Cleanup of oil spill from unknown source stretches into Ocean City

A joint team made up of members from the U.S. Coast Guard, the Maryland Department of the Environment and the Delaware Department of Natural Resources work to clean beaches of oil washing in from an unknown source. (Courtesy U.S. Coast Guard)

Cleanup of an oil spill from an unidentified source continues, extending into Ocean City, Maryland.

The Maryland Department of the Environment has joined efforts to clean up oil and oil-drenched debris that has been washing ashore in Delaware and now Maryland since Oct. 19.

Maryland’s department will work with the Delaware Department of Natural Resources under the guidance of the U.S. Coast Guard to help with the cleanup.

The spilled oil has been washing ashore with high tide in “tar balls,” which range from coin- to pancake-sized, along with debris that has been drenched in oil. As of Tuesday, more than 65 tons of oil-covered sand and debris had been removed from Delaware beaches.

A crew member picks up oil-covered debris. (Courtesy U.S. Coast Guard)

Though many birds and fish have migrated from the area for the season, the Coast Guard said there have been reports of birds covered in oil. They have worked to clean the exposed birds and said that there did not appear to be any lasting impact on the animals.

The spill prompted the closure of several beaches in Delaware and Maryland. Dewey Beach, Bethany Beach and Lewes have all closed their beaches as the cleanup efforts continue.

“We’re not sure how long oily debris will continue to wash up with the tide,” said Shawn Garvin, secretary of the Delaware Department of Natural Resources, who was on scene surveying oil on the Delaware beaches on Wednesday.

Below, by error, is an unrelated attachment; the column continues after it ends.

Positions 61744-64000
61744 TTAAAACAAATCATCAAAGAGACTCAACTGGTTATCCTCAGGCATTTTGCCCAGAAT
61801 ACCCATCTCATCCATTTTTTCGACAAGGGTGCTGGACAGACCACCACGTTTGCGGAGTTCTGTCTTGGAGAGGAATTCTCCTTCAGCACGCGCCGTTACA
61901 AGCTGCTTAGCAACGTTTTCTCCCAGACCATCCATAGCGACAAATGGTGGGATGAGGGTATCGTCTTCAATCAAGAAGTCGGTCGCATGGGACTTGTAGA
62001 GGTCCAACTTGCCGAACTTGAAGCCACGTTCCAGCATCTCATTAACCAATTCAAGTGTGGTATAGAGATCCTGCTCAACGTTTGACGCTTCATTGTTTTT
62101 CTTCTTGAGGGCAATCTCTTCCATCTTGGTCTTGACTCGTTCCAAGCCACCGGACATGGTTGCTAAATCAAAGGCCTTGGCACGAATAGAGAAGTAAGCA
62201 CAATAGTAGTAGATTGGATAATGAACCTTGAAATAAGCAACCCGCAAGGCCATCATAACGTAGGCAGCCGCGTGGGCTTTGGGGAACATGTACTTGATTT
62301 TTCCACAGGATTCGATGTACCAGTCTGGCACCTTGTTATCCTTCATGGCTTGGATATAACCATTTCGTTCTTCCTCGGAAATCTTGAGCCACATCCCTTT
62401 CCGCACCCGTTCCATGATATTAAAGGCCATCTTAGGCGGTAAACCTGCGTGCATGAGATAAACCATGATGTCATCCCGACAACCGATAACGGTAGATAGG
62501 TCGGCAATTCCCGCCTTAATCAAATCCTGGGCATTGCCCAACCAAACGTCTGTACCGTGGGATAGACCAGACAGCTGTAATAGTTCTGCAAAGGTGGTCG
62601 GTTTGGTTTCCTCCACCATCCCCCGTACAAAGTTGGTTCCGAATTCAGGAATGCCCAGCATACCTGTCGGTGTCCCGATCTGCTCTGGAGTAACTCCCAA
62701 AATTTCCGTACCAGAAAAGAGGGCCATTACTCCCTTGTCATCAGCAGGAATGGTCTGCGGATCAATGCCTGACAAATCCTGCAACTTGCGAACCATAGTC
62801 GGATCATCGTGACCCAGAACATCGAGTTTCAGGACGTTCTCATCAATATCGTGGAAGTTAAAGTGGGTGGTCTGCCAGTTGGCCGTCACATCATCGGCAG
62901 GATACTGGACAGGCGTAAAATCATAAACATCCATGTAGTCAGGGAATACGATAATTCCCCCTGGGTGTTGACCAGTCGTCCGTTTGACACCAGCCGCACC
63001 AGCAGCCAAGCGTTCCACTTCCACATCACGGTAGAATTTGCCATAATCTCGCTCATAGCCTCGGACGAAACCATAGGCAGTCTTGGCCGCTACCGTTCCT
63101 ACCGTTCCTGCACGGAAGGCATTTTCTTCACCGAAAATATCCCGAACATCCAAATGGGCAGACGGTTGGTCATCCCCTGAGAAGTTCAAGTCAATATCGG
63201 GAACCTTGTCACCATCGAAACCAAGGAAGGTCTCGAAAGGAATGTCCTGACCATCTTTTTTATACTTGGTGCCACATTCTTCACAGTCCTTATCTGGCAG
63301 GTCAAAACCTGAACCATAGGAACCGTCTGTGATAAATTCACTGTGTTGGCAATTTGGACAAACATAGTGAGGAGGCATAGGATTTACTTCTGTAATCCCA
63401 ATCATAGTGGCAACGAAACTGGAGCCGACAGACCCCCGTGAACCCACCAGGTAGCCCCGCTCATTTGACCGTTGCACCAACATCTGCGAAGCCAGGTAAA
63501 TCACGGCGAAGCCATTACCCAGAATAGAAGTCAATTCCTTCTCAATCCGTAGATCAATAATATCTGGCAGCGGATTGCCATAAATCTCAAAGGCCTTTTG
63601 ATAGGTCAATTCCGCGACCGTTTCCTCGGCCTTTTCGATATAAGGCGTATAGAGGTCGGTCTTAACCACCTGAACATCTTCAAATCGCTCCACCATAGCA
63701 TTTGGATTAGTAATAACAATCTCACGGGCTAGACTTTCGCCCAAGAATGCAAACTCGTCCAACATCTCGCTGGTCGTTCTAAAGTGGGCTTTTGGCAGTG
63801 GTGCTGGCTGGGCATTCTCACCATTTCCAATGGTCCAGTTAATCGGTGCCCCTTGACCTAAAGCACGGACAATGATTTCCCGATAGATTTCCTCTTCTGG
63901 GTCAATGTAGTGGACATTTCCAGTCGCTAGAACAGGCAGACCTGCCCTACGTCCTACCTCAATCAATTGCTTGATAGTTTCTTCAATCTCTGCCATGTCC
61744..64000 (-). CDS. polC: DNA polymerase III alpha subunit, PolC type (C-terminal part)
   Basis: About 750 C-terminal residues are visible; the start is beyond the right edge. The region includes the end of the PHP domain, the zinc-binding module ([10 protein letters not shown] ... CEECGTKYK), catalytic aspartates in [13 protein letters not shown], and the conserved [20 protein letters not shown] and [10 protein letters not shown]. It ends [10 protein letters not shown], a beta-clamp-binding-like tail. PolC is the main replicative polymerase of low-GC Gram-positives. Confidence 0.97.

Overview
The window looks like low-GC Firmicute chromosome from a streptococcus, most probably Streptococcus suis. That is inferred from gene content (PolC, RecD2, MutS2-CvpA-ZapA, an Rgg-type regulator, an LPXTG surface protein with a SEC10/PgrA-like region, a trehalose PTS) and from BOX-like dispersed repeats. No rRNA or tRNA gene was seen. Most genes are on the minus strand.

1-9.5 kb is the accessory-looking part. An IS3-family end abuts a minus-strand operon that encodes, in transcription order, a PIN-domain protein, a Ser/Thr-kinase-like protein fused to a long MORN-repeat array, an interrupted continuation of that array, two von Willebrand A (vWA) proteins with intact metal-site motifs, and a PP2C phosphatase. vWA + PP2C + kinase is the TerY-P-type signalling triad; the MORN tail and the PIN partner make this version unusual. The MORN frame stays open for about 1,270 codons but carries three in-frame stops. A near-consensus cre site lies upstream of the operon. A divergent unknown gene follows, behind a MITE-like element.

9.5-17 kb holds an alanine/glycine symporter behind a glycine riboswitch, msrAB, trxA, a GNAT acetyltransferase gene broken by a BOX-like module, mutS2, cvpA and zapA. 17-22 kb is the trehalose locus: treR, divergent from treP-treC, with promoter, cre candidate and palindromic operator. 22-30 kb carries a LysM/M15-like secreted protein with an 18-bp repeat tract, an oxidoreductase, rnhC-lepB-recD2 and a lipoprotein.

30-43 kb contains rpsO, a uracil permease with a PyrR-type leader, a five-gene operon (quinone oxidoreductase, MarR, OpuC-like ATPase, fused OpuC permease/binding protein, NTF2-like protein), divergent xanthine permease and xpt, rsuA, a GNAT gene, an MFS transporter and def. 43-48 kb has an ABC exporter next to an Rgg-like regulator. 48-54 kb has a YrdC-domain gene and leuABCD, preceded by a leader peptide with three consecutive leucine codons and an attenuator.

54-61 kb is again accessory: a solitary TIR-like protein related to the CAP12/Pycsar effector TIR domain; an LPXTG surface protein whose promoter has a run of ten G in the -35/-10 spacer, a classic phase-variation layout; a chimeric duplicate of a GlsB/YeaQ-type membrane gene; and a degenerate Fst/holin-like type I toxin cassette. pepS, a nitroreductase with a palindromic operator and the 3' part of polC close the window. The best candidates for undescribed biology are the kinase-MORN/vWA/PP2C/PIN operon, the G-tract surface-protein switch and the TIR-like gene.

“Unfortunately, oil can be very persistent in the marine environment, but our environmental professionals are persistent, too,” Garvin said. “They’re out there, working up and down the coastline, getting it out of the sand as much as possible.”

On Tuesday, a large beach cleanup was organized on South Bethany ahead of the arrival of the U.S. Army Corps of Engineers, who will begin a beach replenishment operation.

It is still not clear where the oil is coming from, though the Coast Guard sent a sample to be tested using a “petroleum fingerprint” technique that should help identify potential sources.

It seems that the oily material has been spreading along the coast from the original amount that was discovered last week, which has since been moved by the tide and broken into smaller pieces, according to the Coast Guard. They don’t believe there’s an undiscovered or ongoing patch of oil in the bay or ocean.

The Coast Guard said that the remnants of Zeta passing over the area in the coming days may force them to stop their work and resume next week.

If anyone spots oil washing ashore at a beach that is not currently being cleaned, they can report it to DNREC’s environmental hotline at 800-662-8802, or the Maryland Department of the Environment at 866-633-4686.

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